Discover the differences & secrets between a cheap, inexpensive $500 online custom suit and a $5000 bespoke suit.
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Publisher
Gentleman's Gazette
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13 replies
  1. Kamenko Kesar says:

    Dear Raphael,

    This is one of rare moments for me feeling as I should say something. Internet is full of stories and information and it’s easy to be silent and just change the website.
    You are comparing $500 suit with $5.000 one. I know you are right about everything you say. I know it from my own experience with $1.000+ suits.
    However.
    By showing the benefits of having 5k suit you unnecessarily exaggerate. You do hand acrobatics with $500 suit but just “calling a cab” with one hand with $5K suit. Why? You speak about easy movements in $5K suit and you don’t move at all. You are mentioning Asia as a bad place to buy suits from but I have seen Asia businessmen wearing top suits and shoes, all made locally.

    Bottom line, I think you can do better then that.

    Looking forward to read more stories from you.
    Kamenko Kesar

    (I apologise for my English, I am aware it’s not perfect)

    • Sven Raphael Schneider says:

      I lift my arms up as well and the $5,000 suit has not issues when I move my arms to eat. The collar doesn’t gap and our editor chose to mix things up and I am fine with it.
      That being said, I will make something where I compare everything side by side.

  2. Tony Chow says:

    Raphael, thanks for this episode!

    To me, the biggest difference that a $5000 suit makes is the *cut*. This gives you two things: a distinct silhouette, and great comfort and freedom of movement.

    $500 suits tend to all look alike. With bespoke, tailors have a wide range of house styles and you can choose one that best suits your body type–Anderson Shepard for drape cut, Huntsman for a military look, Caraceni for an Italian take on drape, and Neapolitan for soft-shouldered, relaxed look.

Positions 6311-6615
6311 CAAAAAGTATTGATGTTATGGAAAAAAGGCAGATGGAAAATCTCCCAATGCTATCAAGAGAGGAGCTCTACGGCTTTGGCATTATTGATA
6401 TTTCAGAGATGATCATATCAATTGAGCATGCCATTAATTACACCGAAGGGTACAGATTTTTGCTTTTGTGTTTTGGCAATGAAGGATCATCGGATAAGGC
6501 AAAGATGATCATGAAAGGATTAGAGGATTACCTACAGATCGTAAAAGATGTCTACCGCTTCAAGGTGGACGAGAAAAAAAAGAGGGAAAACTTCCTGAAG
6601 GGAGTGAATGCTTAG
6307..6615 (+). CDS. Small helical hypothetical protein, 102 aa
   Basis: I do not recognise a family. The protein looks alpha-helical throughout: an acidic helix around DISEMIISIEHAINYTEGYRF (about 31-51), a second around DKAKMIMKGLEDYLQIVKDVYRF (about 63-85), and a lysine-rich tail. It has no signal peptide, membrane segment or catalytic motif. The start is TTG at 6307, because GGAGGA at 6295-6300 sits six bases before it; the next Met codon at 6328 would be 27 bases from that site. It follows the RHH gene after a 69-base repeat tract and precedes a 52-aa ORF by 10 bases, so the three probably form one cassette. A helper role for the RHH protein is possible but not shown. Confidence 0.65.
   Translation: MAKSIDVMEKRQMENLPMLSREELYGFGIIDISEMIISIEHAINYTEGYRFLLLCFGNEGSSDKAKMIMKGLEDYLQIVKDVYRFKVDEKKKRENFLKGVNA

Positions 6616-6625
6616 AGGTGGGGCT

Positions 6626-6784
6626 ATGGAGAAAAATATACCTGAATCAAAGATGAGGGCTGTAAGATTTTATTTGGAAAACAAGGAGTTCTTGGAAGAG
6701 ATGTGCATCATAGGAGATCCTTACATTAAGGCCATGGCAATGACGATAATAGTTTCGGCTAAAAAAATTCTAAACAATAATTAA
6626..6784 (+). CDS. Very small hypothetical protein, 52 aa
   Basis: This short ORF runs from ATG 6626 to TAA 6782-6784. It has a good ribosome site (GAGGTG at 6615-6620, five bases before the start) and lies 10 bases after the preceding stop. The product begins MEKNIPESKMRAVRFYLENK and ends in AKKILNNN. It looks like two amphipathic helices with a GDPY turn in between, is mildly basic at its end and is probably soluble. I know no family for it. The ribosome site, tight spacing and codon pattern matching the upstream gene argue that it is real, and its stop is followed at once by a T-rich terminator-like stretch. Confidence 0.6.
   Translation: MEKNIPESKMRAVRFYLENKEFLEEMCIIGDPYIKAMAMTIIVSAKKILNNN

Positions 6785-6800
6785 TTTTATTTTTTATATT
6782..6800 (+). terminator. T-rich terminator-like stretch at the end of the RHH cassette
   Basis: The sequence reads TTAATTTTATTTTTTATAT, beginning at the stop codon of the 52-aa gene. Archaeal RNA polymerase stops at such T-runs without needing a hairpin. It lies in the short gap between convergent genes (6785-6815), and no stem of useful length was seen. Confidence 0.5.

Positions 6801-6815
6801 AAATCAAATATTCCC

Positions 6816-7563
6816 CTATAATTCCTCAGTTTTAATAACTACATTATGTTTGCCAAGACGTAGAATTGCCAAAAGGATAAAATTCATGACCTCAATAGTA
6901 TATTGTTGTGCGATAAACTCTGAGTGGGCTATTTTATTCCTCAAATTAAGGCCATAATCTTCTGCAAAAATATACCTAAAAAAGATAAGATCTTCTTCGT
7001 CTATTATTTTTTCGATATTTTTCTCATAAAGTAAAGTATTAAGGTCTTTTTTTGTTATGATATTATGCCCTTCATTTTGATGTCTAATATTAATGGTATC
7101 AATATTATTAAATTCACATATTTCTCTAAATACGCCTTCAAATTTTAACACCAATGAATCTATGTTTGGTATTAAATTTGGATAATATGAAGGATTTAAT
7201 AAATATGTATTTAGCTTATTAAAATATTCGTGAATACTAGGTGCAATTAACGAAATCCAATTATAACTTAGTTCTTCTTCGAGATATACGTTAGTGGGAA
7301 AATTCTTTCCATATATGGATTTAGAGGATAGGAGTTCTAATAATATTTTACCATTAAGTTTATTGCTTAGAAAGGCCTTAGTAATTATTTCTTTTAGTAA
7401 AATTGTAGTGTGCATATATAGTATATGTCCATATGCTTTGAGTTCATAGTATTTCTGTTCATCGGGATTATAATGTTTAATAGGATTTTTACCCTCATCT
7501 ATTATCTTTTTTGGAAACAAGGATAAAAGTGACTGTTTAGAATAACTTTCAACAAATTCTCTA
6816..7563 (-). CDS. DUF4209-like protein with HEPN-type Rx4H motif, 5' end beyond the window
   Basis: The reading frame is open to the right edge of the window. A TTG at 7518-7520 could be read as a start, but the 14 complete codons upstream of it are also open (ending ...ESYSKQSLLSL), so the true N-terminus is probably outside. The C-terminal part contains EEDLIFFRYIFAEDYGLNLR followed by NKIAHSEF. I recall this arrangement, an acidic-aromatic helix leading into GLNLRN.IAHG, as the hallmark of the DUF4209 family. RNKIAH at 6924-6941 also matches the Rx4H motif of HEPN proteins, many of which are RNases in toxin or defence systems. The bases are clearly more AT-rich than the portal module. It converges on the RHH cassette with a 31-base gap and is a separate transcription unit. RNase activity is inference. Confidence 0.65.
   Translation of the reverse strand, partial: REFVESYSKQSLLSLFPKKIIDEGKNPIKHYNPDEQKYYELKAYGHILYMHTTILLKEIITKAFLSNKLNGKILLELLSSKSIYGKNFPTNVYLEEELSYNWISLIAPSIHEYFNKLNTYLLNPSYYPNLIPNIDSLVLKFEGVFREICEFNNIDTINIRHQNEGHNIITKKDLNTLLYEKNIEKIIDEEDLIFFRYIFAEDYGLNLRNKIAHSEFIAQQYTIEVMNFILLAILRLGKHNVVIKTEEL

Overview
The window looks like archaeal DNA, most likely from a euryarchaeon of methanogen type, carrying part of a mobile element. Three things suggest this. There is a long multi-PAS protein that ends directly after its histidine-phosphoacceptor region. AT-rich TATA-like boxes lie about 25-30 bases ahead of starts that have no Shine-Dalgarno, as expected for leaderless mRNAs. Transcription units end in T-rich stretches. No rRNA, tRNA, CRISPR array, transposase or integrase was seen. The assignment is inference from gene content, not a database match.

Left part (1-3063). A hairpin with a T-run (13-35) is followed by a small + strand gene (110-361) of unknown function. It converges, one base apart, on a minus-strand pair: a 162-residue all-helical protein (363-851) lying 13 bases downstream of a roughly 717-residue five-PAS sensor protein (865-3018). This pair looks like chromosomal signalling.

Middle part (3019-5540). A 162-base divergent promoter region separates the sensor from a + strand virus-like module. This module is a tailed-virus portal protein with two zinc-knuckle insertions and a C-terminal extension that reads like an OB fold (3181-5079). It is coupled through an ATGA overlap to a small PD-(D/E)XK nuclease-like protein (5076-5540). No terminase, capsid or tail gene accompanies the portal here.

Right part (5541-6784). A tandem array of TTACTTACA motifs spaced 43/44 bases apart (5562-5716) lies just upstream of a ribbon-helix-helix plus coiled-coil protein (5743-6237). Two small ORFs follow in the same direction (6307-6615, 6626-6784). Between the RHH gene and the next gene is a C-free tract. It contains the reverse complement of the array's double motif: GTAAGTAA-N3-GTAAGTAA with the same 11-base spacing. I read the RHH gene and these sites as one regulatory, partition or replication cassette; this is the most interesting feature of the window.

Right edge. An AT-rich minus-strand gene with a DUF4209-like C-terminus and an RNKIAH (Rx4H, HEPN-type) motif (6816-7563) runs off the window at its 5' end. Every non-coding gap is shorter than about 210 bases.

The cut of a high end bespoke garment is also comfortable. This is make possible by the following features:
    – High armholes
    – Ample ease in the chest
    – Very large sleeve heads

    In theory, a company that puts out $500 suits can also design a suit that has high end features, but *they don’t*. Good luck trying to find a $500 drape cut suit; nobody makes them.

    This is because of the clientele that each segment targets. $500 suits are marketed to an unsophisticated audience who are ecstatic to have any custom suit at all. $5000 bespoke tailors, by contrast, deal with a much more demanding, knowledgable set of customers, who hang around well dressed people all the time (or around English Lounge) and know what a good suit looks like and how it should feel.

    Much of this also applies to low-end Asian bespoke in the $1000 to $2000 range. It will fit better, but the silhouette and comfort level will still be no match to what reputable English and Italian tailors offer. These tailors simply don’t know how to cut a Saville Row suit.

  3. Joe says:

    I can’t say what it’s like commissioning a bespoke suit on the Row, but I have a tailor here in Los Angeles, where I live, with a British house style and it is exactly as you say. He is an expert on what works for me, what fabrics I look best in and what to do with my narrow shoulders and big belly to look my best. If I go with his recommendations, I’m always happier than when I insist on picking things myself. But it goes far beyond that. Fit is paramount but fit changes over time. In my relationship with my tailor, I can take anything back for those minor alterations we all need over time. I can also take any wear and tear issues back for repair… so far he has never charged me for these things, though I always offer to pay. So like most anything at the high end, you pay for quality and handwork and many other things but you are also paying for service and convenience that will last many, many years. Compare that to the $500 suit that lasts a few years and you are constantly paying for anything that needs to be fixed or altered, then you donate it and start over. I’ll still be wearing these works of art a long time after a $500 suit is trashed because it will still fit, still be in great shape and, because of its timeless styling, will still be elegant and in good taste.

  4. tootone says:

    Good video! However, not all of us can afford $5,000 Saville Row bespoke suits. Even if I could afford one, they don’t travel well to the international business destinations I travel (Russia, China, Mexico, etc.). I’d only wear it for special local occasions. My business travel suits are well under $1,000.

    With “only” $500 to spend on a suit, I’d go with a reputable OTR suit (Brooks Brothers, etc.) and have it tailored. Looking at the “Custom” Asian tailor results on various men’s fashion websites, I seen some horrid stuff. With about $2,000 to spend, I’d suggest several of the NYC custom/bespoke tailors.

  5. Philip says: